Ed Brayton at Dispatches From the Culture Wars has been claiming that intelligent design is incompatible with the following sort of view:

God created the universe, having designed it from the outset to produce the kind of particular results God wanted, and there are signs of that creation, but it didn't involve intervention at a later time. Instead, it resulted from the natural laws God set up at the beginning that directed the universe toward the sort of thing that ID arguments are now concluding to be signs of God's design.

This was in response to my claim that ID arguments are consistent with this sort of view. The main thrust of his argument has been to affirm my claim that design arguments can result in such a view but to deny that the people who came up with the term 'intelligent design' wouldn't tolerate this. He says they consistently and repeatedly disallow this sort of view, saying that it wouldn't allow the kind of intelligent design arguments that they are giving. He says Howard Van Till holds exactly the view I was sketching, and they don't count Van Till among the ID people because of his holding this view. I think their statements about him are easily explained in terms of other things they disagree with him about, and Macht has done a good job explaining why in the comments on the post. But I think a positive case can be made that they deliberately do include the sort of view that Ed says Van Till holds. I decided to get out Mere Creation to see what William Dembski, one of the founders of the ID movement, had to say in his introduction to intelligent design arguments. What follows is an adaptation of a comment in the aforementioned discussion.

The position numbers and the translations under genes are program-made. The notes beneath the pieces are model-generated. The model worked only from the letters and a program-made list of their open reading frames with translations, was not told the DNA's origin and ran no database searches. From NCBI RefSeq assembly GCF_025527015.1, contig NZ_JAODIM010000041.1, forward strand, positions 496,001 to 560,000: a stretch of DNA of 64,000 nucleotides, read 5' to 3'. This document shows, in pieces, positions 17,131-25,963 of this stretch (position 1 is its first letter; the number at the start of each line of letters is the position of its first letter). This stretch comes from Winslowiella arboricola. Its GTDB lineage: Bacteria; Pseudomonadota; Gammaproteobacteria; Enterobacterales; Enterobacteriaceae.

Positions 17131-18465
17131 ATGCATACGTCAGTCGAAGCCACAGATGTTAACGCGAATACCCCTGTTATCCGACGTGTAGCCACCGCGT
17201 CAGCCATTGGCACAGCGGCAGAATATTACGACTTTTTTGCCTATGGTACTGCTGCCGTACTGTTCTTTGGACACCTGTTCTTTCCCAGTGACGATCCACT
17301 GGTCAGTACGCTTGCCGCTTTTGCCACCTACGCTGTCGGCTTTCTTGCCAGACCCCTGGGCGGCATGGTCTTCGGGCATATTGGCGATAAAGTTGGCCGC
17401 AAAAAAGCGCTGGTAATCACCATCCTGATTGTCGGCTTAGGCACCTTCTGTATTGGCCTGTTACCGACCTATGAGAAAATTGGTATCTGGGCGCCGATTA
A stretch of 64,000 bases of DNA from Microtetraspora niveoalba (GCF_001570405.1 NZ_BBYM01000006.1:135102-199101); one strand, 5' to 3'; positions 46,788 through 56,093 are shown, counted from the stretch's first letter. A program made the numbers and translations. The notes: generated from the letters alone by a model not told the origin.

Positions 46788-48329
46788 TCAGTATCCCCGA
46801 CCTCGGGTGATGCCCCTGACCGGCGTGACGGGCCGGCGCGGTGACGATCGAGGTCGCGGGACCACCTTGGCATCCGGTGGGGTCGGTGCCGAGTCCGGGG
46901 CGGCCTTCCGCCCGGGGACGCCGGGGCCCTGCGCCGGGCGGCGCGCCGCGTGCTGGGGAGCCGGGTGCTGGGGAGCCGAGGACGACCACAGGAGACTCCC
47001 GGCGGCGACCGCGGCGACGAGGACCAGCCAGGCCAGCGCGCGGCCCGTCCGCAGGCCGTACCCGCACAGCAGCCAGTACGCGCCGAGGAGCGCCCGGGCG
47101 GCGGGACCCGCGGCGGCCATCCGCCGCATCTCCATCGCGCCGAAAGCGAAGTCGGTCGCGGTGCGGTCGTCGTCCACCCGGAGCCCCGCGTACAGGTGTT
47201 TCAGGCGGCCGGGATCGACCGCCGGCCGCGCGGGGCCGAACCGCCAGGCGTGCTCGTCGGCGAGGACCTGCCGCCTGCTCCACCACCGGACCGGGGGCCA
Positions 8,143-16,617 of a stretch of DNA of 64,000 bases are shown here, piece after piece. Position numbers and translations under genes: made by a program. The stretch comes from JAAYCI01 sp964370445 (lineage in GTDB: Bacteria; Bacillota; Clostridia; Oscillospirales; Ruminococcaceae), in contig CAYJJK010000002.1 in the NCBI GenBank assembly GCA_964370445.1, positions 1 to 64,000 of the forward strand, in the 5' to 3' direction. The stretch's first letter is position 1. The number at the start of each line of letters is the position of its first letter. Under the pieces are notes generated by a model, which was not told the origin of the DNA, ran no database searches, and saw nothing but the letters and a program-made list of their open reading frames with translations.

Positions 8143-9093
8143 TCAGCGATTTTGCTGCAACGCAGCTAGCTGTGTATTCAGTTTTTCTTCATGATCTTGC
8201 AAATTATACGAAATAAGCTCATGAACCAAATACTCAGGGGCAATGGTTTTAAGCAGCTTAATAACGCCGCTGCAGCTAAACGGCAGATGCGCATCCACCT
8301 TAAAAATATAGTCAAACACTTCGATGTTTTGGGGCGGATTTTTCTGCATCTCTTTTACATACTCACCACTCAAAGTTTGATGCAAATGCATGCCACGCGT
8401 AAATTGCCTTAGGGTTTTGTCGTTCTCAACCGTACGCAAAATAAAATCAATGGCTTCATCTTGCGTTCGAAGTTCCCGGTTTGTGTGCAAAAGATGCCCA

One of the most common arguments against intelligent design seems to me to confuse motivation with theoretical basis. In defense of the charge that ID is religious creationism, many opponents of ID point out that most people who support ID believe in a creator God for religious reasons. This happens to be true. Actually, they usually say that all who support ID believe in a creator God for religious reasons, and that's false. Antony Flew supports cosmological ID, and he isn't religious at all. There's a whole blog of ID proponents who are not advocating theism (I believe it's Telic Thoughts, but I couldn't find their statement on this if so). But it is true that most ID supporters are religious theists of some sort.